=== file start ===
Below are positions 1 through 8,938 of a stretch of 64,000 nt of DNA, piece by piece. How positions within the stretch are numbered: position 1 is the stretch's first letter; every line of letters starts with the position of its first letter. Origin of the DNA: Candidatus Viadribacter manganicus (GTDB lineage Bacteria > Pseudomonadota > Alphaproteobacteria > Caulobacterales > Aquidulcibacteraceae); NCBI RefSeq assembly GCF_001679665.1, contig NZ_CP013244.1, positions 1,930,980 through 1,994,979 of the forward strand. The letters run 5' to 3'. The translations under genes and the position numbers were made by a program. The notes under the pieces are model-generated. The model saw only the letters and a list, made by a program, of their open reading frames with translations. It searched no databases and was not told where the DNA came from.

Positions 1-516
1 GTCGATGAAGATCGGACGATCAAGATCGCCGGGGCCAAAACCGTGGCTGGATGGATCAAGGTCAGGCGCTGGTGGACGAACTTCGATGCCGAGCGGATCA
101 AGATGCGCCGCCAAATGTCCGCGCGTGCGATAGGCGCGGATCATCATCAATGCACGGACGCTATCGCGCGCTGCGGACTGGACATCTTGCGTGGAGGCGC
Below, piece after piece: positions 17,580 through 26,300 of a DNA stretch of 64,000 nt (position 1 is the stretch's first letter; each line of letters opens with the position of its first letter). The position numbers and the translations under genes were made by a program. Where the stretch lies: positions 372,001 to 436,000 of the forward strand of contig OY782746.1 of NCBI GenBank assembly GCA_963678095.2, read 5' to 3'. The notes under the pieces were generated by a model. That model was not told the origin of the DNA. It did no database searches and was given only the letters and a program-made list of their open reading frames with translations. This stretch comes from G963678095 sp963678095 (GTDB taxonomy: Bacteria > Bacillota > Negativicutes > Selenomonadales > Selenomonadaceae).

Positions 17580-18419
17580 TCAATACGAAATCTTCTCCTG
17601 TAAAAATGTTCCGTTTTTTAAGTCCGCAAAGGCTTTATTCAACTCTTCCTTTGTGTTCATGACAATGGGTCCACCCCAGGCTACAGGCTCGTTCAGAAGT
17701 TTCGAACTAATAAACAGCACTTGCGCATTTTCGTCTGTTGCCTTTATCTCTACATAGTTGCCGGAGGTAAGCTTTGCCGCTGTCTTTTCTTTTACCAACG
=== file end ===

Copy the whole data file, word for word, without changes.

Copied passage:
Below are positions 1 through 8,938 of a stretch of 64,000 nt of DNA, piece by piece. How positions within the stretch are numbered: position 1 is the stretch's first letter; every line of letters starts with the position of its first letter. Origin of the DNA: Candidatus Viadribacter manganicus (GTDB lineage Bacteria > Pseudomonadota > Alphaproteobacteria > Caulobacterales > Aquidulcibacteraceae); NCBI RefSeq assembly GCF_001679665.1, contig NZ_CP013244.1, positions 1,930,980 through 1,994,979 of the forward strand. The letters run 5' to 3'. The translations under genes and the position numbers were made by a program. The notes under the pieces are model-generated. The model saw only the letters and a list, made by a program, of their open reading frames with translations. It searched no databases and was not told where the DNA came from.

Positions 1-516
1 GTCGATGAAGATCGGACGATCAAGATCGCCGGGGCCAAAACCGTGGCTGGATGGATCAAGGTCAGGCGCTGGTGGACGAACTTCGATGCCGAGCGGATCA
101 AGATGCGCCGCCAAATGTCCGCGCGTGCGATAGGCGCGGATCATCATCAATGCACGGACGCTATCGCGCGCTGCGGACTGGACATCTTGCGTGGAGGCGC
Below, piece after piece: positions 17,580 through 26,300 of a DNA stretch of 64,000 nt (position 1 is the stretch's first letter; each line of letters opens with the position of its first letter). The position numbers and the translations under genes were made by a program. Where the stretch lies: positions 372,001 to 436,000 of the forward strand of contig OY782746.1 of NCBI GenBank assembly GCA_963678095.2, read 5' to 3'. The notes under the pieces were generated by a model. That model was not told the origin of the DNA. It did no database searches and was given only the letters and a program-made list of their open reading frames with translations. This stretch comes from G963678095 sp963678095 (GTDB taxonomy: Bacteria > Bacillota > Negativicutes > Selenomonadales > Selenomonadaceae).

Positions 17580-18419
17580 TCAATACGAAATCTTCTCCTG
17601 TAAAAATGTTCCGTTTTTTAAGTCCGCAAAGGCTTTATTCAACTCTTCCTTTGTGTTCATGACAATGGGTCCACCCCAGGCTACAGGCTCGTTCAGAAGT
17701 TTCGAACTAATAAACAGCACTTGCGCATTTTCGTCTGTTGCCTTTATCTCTACATAGTTGCCGGAGGTAAGCTTTGCCGCTGTCTTTTCTTTTACCAACG